Today is April 5th, 2023 - my daughter Harper's second birthday. I cannot believe that she is already two and truthfully if you ask me about it I could pretty much cry on demand. Harper was born in the middle of the COVID-19 pandemic and things have been a whirlwind since that day - both in our lives and in the world. A lot of people have been asking me about Harper's birth story and if you've had the pleasure of hearing it in person, you'd know that I still get emotional talking about it two years later. I am still doing some healing from the stress of that day and it's taken me this long to relive it long enough to write about it.
So ... here we go.
First, the boring background details ...
Before I get into the story about me labouring and giving birth, I have to give you some background info so that it all makes sense.
We found out we were pregnant in September 2020 during the COVID-19 pandemic - essentially around the beginning of it. I'm a labor + delivery nurse so the fast spreading virus came with some stress. I was worried about potentially contracting the virus but also worried about the amount of work that would soon be on my plate. I was right about that second part. Putting on and taking off PPE repeatedly, working extra hours, taking care of patients that were more sick, extra cleaning and protocols. It was a lot. I started to have very mild tightenings in my abdomen around 30 weeks because of it all. My midwife asked about writing me off at that time but because I'm stubborn as hell, I said I would hydrate and wait to see how things played out. For a little while that seemed to work. But eventually, those tightenings turned into actual contractions that caused me to stop what I was doing around 33 weeks. My midwife strongly advised me to go off and I agreed - so at 34 weeks, I went on maternity leave early. Six weeks or so to rest before baby, no problem (wink wink).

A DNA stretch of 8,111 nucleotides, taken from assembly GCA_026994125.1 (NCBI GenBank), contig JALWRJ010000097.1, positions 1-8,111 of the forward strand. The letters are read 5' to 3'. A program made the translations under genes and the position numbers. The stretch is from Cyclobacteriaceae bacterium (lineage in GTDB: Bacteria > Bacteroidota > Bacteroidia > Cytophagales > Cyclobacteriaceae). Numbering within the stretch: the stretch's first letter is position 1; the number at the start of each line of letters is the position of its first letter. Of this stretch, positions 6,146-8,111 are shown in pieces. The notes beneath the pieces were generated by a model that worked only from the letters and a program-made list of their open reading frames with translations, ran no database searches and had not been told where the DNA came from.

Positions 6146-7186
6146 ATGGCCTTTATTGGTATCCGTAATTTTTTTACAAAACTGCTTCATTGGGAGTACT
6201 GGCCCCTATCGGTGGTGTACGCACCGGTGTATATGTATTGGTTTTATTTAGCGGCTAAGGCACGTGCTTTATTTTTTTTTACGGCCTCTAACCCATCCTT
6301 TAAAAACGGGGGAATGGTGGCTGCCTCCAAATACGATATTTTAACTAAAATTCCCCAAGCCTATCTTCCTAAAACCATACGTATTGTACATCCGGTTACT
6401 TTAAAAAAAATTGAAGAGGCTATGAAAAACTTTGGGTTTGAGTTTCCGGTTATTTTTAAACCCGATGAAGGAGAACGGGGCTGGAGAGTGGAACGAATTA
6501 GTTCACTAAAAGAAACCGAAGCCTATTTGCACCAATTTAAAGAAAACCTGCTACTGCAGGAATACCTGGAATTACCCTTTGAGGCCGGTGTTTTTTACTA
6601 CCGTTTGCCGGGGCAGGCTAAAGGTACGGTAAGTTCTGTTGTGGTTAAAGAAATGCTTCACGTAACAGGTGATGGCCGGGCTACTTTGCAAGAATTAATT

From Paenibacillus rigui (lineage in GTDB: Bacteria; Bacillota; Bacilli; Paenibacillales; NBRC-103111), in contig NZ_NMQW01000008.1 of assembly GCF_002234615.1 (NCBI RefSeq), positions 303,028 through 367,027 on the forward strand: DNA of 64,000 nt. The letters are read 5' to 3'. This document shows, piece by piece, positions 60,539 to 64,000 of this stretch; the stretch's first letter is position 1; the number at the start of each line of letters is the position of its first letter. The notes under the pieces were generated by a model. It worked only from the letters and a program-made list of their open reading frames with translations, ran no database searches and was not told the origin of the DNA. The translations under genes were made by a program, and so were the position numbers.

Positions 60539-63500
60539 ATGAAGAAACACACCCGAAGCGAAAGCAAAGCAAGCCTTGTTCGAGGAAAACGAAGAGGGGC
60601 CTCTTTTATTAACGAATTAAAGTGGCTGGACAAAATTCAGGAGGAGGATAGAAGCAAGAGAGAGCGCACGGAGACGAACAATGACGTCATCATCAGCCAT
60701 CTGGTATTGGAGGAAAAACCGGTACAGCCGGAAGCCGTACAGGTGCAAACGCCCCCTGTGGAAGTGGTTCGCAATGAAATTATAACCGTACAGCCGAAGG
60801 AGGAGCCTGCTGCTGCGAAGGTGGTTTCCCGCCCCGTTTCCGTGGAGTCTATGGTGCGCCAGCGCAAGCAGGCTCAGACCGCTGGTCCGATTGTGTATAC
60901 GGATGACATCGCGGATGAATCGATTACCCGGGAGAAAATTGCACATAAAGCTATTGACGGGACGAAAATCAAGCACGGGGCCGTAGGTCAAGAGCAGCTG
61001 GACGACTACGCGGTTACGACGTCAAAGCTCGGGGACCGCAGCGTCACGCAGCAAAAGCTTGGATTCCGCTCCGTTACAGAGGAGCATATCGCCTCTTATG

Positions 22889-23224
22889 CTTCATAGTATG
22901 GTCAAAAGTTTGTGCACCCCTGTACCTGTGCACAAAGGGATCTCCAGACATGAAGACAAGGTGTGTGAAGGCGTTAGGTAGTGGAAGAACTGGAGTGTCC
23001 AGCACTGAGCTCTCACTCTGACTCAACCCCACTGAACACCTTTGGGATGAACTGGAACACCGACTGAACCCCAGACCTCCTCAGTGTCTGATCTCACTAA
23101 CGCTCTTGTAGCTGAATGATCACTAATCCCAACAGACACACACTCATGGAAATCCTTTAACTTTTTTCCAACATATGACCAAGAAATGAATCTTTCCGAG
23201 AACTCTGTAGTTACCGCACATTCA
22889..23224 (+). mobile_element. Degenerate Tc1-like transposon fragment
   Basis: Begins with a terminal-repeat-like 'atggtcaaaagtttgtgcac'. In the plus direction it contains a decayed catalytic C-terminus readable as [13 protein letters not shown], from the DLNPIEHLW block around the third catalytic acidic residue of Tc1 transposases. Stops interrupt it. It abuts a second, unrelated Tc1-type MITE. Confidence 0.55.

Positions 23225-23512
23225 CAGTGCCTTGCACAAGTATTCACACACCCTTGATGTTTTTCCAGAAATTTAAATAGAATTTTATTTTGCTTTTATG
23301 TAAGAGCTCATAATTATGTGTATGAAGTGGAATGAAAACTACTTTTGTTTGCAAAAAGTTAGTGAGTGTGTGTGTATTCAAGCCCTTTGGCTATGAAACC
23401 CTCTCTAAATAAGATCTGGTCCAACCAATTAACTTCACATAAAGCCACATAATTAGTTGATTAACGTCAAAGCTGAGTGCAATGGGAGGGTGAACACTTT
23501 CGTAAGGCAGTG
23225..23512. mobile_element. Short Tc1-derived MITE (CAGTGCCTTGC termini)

Another important piece to our story was that around the time we got pregnant with Harper, we were actually looking to move into a different house. Finding out we were pregnant pushed us to find a good neighbourhood and better home for our babe (the old neighbourhood was full of loud party houses - not exactly our jam with a newborn) and so we signed for a new build home around October 2020.
As if both of those things weren't enough on their own, Harper was measuring quite small and they were questioning whether she was IUGR (intrauterine growth restriction). I wasn't worried too much because my brother and I had been born small but she was measuring less than the 7th percentile so we had booked an ultrasound for 37 weeks. This ultrasound centre was for higher risk babies and the measurements were supposed to be helpful to set up a plan for birth ie. the need for a potential induction of labor or the transfer of care to an OB team from my midwife.
Moving on to the good part ...